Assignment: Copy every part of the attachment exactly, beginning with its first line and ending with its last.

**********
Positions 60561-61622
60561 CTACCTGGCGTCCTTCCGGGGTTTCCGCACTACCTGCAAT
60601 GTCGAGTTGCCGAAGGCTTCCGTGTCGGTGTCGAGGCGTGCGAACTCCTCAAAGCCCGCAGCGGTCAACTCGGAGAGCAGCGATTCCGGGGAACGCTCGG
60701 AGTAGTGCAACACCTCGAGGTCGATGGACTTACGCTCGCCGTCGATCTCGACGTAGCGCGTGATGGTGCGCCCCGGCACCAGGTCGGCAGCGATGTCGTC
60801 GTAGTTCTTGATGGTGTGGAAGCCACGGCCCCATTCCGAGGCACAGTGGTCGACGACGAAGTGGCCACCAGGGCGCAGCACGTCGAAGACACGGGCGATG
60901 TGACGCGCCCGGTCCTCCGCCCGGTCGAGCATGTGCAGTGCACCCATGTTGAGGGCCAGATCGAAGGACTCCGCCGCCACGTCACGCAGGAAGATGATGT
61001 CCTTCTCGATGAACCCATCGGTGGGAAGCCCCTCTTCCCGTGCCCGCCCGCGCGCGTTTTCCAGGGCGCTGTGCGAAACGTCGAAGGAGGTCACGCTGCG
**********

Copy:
Positions 60561-61622
60561 CTACCTGGCGTCCTTCCGGGGTTTCCGCACTACCTGCAAT
60601 GTCGAGTTGCCGAAGGCTTCCGTGTCGGTGTCGAGGCGTGCGAACTCCTCAAAGCCCGCAGCGGTCAACTCGGAGAGCAGCGATTCCGGGGAACGCTCGG
60701 AGTAGTGCAACACCTCGAGGTCGATGGACTTACGCTCGCCGTCGATCTCGACGTAGCGCGTGATGGTGCGCCCCGGCACCAGGTCGGCAGCGATGTCGTC
60801 GTAGTTCTTGATGGTGTGGAAGCCACGGCCCCATTCCGAGGCACAGTGGTCGACGACGAAGTGGCCACCAGGGCGCAGCACGTCGAAGACACGGGCGATG
60901 TGACGCGCCCGGTCCTCCGCCCGGTCGAGCATGTGCAGTGCACCCATGTTGAGGGCCAGATCGAAGGACTCCGCCGCCACGTCACGCAGGAAGATGATGT
61001 CCTTCTCGATGAACCCATCGGTGGGAAGCCCCTCTTCCCGTGCCCGCCCGCGCGCGTTTTCCAGGGCGCTGTGCGAAACGTCGAAGGAGGTCACGCTGCG